As the research bureau duly noted, the "Nippon" pronunciation was less popular in the younger age cohorts. Surveying all age cohorts, the research bureau found that in 2003 "Nihon" was used 61% of the time and "Nippon" 37% of the time, with the split having shifted since 1963, the first year NHK researchers asked the question, from "Nihon" 45.5% of the time and "Nippon" 41.8% of the time.

So that should have settled the matter. "Nippon" is the name in the handbook, not the official name. Use one or the other.

Of course, some folks want to make sure. In this case the Democratic Party of Japan's Iwakuni Tetsundo (yes, the former President and CEO of Merrill Lynch, Japan, among many other things) wanted an official answer...

[I have sent an email off to Iwakuni-sensei to find out why he wanted an official determination. When I hear back from him I will insert his explanation here.]

The question Iwakuni-sensei submitted can be found here. (Link - J)

The Aso Cabinet's response came in the form of a Cabinet Decision (kakugi kettei), the gist of which was:

- There has never been heretofore a Cabinet Decision on the matter of the official pronunciation of the country's name

- Both "Nippon" and "Nihon" are are in widespread usage so there is no reason to unify the pronunciation one way or the other.

(Link - J)

So, until such time as the Diet says otherwise, Nippon is officially just as good as Nihon, and vice versa. Indeed, it would be wrong to choose one or the other.

So then, what the heck is going on at the national broadcaster?

I decided, "OK, enough of the impressionistic musings. Count."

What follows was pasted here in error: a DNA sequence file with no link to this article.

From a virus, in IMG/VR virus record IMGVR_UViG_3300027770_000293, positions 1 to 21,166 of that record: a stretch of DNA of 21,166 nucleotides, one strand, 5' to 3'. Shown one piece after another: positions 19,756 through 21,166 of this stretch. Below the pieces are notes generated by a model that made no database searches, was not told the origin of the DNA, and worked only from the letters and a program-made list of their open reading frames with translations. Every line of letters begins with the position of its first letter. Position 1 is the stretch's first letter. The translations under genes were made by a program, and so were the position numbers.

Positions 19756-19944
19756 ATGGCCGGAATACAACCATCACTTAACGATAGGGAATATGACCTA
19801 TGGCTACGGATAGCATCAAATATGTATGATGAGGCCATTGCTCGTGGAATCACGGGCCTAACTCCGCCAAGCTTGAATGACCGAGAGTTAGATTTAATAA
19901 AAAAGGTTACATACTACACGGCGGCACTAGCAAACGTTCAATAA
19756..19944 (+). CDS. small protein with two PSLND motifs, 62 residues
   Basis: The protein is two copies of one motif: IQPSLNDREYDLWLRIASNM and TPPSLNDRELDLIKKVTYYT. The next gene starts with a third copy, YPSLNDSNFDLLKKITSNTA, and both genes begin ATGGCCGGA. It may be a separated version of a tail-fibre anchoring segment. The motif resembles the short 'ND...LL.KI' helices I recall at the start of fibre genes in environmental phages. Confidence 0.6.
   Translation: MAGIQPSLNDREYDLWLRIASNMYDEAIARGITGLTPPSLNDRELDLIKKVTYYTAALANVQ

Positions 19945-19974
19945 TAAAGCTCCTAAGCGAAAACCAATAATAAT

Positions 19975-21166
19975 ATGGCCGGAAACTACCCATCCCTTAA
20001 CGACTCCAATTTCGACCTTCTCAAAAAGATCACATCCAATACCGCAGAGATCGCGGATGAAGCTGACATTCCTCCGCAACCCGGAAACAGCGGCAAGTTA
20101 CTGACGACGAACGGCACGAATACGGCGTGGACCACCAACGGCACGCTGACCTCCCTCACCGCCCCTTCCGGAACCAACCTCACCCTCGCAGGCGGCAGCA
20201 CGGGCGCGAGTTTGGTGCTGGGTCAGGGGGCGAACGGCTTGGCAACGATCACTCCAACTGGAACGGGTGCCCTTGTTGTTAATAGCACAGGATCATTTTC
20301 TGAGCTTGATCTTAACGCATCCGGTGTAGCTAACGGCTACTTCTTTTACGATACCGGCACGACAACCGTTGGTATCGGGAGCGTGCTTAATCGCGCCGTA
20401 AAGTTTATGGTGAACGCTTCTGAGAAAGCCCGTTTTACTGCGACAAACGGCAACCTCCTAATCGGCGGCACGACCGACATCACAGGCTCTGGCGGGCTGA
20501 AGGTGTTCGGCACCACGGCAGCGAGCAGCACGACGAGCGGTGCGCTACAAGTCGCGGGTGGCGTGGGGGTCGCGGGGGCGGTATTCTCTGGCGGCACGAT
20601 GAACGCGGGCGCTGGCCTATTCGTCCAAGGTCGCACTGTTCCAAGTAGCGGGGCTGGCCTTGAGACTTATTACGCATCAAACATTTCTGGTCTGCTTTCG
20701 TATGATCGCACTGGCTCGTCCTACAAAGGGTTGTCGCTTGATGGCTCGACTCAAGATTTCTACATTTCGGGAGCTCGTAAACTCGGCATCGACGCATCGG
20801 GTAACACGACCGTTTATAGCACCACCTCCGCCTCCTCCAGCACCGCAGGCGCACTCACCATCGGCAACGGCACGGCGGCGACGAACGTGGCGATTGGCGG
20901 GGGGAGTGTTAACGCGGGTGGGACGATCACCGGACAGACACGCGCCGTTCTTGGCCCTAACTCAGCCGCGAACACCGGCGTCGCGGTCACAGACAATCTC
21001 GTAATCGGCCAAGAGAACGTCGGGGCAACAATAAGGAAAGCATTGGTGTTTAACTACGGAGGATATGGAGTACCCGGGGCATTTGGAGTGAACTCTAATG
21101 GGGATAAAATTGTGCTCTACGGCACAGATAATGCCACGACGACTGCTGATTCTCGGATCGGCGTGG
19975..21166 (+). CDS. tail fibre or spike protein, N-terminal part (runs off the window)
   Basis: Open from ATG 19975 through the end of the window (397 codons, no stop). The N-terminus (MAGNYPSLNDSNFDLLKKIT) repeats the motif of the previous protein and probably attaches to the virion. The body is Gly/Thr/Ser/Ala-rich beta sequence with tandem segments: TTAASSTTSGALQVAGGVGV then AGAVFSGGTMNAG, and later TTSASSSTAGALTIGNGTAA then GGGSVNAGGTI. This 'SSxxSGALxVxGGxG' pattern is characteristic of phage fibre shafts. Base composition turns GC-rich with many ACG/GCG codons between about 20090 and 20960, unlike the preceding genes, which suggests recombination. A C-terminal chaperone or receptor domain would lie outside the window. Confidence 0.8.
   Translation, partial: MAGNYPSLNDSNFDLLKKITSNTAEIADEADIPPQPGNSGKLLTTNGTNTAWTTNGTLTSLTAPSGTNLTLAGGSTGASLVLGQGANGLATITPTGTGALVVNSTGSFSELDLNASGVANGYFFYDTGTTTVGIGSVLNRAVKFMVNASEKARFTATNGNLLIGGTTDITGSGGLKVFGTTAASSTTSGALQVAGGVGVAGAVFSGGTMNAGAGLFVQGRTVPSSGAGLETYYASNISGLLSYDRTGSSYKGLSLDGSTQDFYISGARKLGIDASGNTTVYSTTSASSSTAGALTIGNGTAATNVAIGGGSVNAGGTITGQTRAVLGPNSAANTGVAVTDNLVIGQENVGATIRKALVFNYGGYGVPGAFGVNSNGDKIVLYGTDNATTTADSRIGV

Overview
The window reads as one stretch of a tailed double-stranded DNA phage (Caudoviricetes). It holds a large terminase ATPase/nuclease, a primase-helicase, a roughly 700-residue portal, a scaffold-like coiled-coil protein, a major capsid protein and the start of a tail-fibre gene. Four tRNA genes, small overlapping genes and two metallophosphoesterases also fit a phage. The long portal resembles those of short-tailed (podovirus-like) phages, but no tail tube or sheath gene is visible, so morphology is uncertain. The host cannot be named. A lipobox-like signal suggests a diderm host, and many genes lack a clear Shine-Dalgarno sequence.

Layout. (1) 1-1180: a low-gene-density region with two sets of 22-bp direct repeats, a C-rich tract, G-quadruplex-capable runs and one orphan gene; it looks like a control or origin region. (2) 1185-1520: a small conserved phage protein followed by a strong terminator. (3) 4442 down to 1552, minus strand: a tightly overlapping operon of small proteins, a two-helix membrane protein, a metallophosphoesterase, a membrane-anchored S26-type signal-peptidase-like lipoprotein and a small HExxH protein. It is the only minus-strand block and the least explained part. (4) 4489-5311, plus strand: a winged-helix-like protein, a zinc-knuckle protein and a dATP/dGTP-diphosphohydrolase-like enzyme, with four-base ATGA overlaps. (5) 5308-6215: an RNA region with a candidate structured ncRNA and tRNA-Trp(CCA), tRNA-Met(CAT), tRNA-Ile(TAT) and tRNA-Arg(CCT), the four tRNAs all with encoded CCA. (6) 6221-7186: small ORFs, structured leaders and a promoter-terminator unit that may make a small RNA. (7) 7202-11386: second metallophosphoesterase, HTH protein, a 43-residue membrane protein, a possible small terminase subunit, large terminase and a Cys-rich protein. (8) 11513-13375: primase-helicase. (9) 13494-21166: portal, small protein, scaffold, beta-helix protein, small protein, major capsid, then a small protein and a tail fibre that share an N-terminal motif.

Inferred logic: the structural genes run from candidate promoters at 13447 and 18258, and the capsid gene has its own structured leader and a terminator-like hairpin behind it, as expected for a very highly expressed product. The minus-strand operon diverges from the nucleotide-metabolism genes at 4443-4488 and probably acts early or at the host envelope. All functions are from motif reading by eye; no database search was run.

So this morning, I counted every instance of NHK news announcers and reporters using either "Nihon" or "Nippon" in the national broadcast from 07:00 to 07:45, with the words either standing alone or in compounds.

My results:

"Nippon" was used 7 times

"Nihon" was used 6 times

Of this

Instances when "Nippon" was used [# of times]:

- country name [5]
- nippon daihyo ("representing Japan") [1]
- nippon kokunai ("inside Japan") [1]

Instances when "Nihon" was used [# of times]:

- zennihon judorenmei ("All Japan Judo Federation") [2]
- nishi nihon ("western Japan")[2]
- higashi nihon ("eastern Japan") [2]

From the looks of it, NHK's announcers are following pronunciations outlined the handbook of 1998, no matter what the Cabinet may have decided in the interim. To the network's credit, the announcers are not over-correcting, using "Nippon" in compounds where has heretofore never appeared.

Nevertheless, hammering away with "Nippon" flies in the face of everyday usage. As explained in a Nihon Keizai Shimbun article of last year (Link - J - text is only partial. Copyright infringing full text versions can be found on listserves like Chiebukuro), a 2004 study of actual speech found that over 97% of the instances "Nihon" was being used. Even for compounds like nippon daihyo and nippon ichi where "Nippon" is the proper form, speakers were over-correcting, saying nihon daihyo and nihon ichi 80% and 77% of the time, respectively.